Her writing journey and passion for poetry...
Everybody can achieve their goals if they strive for them. Ange, a 17-year old Ni Nyampinga, is living proof. The professional poet first began writing short stories, and later discovered her love for poetry. Since then, she has worked hard to nurture her talent and achieve her dreams. Ange spoke with Ni Nyampinga and told us about her writing journey and passion for poetry.
When we met Ange for the very first time at her school in Gakenke District, she welcomed us with a beautiful poem that shares a powerful message for people living with disabilities: disability is not inability. Ange uses a wheelchair because of physical disabilities she developed when she was five years old.
For Ange, it was her talent for writing short stories that sparked her interest in poetry: “I loved reading books, and I set a goal to write books for other children who will come after me to have something to read,” Ange said. Though she wrote many things, initially Ange did not know exactly what kinds of pieces she was writing - whether a short story, a tale, or a poem - she simply put pen to paper when inspiration took hold!
One day during secondary school, Ange started writing because of the pain she was feeling in her arm. One of her classmates saw what she had written and said that her style was similar to Angel’s, another poet.
“When my friend told me that, I searched for Angel on social media, and I realised that I really did write like her! It was then that I knew I had a talent for poetry, so I decided to explore it more,” she said.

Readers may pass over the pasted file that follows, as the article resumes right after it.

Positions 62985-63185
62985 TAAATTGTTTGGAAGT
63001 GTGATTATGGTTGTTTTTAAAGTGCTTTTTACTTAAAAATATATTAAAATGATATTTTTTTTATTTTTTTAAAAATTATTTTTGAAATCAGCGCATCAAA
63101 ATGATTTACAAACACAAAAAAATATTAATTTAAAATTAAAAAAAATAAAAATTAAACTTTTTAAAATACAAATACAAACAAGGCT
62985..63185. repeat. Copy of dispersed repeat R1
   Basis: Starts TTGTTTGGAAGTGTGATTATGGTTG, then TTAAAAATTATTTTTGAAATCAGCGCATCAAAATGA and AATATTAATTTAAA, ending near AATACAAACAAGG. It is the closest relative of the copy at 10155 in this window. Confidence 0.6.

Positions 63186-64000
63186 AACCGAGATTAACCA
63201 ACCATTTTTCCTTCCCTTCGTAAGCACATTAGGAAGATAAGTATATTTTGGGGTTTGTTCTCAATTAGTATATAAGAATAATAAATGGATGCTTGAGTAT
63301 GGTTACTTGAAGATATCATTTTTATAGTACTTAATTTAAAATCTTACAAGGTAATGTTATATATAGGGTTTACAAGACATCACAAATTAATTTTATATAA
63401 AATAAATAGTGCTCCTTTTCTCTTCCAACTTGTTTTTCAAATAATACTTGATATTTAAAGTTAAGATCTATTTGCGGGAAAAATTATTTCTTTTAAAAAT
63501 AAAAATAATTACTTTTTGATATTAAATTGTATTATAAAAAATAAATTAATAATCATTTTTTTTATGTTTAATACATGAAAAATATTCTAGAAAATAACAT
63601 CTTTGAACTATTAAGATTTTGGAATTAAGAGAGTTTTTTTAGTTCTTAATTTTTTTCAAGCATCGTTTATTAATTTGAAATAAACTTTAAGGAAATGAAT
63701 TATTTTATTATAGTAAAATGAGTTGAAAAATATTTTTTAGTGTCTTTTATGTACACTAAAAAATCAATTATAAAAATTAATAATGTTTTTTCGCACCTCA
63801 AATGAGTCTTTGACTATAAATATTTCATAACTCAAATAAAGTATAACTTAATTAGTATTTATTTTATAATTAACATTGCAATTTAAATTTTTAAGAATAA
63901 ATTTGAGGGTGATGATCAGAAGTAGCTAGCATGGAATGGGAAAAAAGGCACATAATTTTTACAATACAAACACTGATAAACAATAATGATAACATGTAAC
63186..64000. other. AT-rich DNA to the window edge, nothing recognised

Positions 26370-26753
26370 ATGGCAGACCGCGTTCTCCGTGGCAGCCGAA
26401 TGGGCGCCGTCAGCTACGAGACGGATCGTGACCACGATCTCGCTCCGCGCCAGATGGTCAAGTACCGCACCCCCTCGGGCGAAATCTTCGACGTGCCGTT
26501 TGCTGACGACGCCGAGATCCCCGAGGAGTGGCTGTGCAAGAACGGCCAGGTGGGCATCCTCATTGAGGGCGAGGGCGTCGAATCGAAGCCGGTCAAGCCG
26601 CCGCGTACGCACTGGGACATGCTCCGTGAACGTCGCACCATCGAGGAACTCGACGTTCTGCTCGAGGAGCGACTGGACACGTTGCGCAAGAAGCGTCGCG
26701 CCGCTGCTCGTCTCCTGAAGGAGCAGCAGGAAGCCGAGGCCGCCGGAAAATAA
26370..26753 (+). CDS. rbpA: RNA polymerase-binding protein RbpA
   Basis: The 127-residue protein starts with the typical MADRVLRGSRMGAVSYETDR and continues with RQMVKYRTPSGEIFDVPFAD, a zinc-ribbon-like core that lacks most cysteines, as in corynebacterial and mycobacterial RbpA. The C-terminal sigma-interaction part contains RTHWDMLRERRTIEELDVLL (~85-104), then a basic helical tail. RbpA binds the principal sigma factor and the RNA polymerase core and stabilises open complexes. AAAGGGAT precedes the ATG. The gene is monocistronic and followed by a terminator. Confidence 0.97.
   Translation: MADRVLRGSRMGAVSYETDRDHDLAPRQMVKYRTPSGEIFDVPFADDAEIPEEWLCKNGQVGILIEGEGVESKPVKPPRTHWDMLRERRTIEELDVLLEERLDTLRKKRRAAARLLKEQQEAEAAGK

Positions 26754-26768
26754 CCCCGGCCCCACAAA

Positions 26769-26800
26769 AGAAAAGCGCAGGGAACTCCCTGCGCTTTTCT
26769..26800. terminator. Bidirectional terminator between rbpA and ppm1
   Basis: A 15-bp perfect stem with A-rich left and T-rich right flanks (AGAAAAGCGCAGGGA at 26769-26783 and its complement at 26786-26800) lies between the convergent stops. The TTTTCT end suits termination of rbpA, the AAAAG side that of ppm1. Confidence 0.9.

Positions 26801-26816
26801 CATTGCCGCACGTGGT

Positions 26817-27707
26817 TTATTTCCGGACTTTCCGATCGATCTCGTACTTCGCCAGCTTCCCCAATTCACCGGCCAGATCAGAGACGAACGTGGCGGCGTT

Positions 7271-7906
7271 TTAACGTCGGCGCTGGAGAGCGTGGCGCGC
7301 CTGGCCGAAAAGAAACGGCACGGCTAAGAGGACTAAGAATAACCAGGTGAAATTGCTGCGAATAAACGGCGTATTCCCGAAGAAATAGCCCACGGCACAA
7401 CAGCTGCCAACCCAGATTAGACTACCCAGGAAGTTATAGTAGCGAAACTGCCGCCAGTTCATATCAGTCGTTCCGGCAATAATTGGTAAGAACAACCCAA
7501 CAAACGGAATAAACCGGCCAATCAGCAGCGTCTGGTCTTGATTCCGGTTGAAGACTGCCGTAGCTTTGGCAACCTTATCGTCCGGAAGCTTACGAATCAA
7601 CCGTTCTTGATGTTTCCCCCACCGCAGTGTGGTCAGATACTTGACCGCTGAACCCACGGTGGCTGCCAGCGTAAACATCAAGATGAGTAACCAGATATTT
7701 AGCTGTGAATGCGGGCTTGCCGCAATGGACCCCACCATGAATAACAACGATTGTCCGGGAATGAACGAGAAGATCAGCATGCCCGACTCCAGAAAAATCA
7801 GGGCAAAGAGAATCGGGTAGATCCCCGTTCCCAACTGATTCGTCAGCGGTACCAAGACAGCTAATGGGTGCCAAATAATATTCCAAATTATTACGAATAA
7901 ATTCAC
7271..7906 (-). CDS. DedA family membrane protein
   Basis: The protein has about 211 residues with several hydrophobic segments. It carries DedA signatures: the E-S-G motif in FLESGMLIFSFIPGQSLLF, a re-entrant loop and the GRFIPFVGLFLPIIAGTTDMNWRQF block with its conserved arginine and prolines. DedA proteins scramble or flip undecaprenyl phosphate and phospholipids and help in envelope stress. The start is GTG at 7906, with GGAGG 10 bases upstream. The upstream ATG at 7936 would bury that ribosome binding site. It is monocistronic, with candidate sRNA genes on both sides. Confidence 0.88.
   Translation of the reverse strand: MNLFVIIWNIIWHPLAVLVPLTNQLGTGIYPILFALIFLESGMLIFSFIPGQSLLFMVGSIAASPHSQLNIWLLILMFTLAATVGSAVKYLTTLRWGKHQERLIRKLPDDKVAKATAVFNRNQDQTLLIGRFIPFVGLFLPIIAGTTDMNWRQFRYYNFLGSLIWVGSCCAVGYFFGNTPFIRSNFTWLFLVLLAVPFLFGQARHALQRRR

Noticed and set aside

“I started looking at other poets’ style of writing. I read books to acquire more knowledge and polish my work, and when I met other poets, I shared my work with them to get their feedback. I then asked my cousin who is good in technology to create a website for me so I could upload my poems so that many people could read them.”
It was this determination that allowed Ange to follow her dream and share her passion for poetry with the world.
After Ange uploaded her poems on her website and social media, she was invited to participate in a competition called “Transpoesis”, which brings together various poets.
“Someone saw my poems, and told me that I should participate in the competition. The person also told me how to register, and I took part,” Ange said.
Not only did Ange take out first prize among all the poets who participated, but her poems were also the most popular! Winning this competition inspired her to work even harder and take her poetry to the next level. Since then, Ange has composed more than 100 poems, and she plans to assemble them into a book that she will publish.
Ange says that besides winning the competition, composing and reciting poems helps her in different aspects of life: “It’s a way of expressing my feelings. And it helps me to succeed at school because I know if I can memorise a poem, I can’t fail any subject.”
Concluding our conversation with Ange, she gave advice to other Ni Nyampingas who have a goal they want to achieve: “Whatever idea you have, start implementing it now. Don’t wait for tomorrow, because the sooner you start, the further you will go.”
We are not sure of tomorrow, but I know I will be remembered. Because the fruits we get today are from the seeds we planted back in the past. So I know well which seeds I am planting today. And I undoubtedly believe that no one will blame me for not being here, as I will live eternally. And I will be remembered tomorrow.
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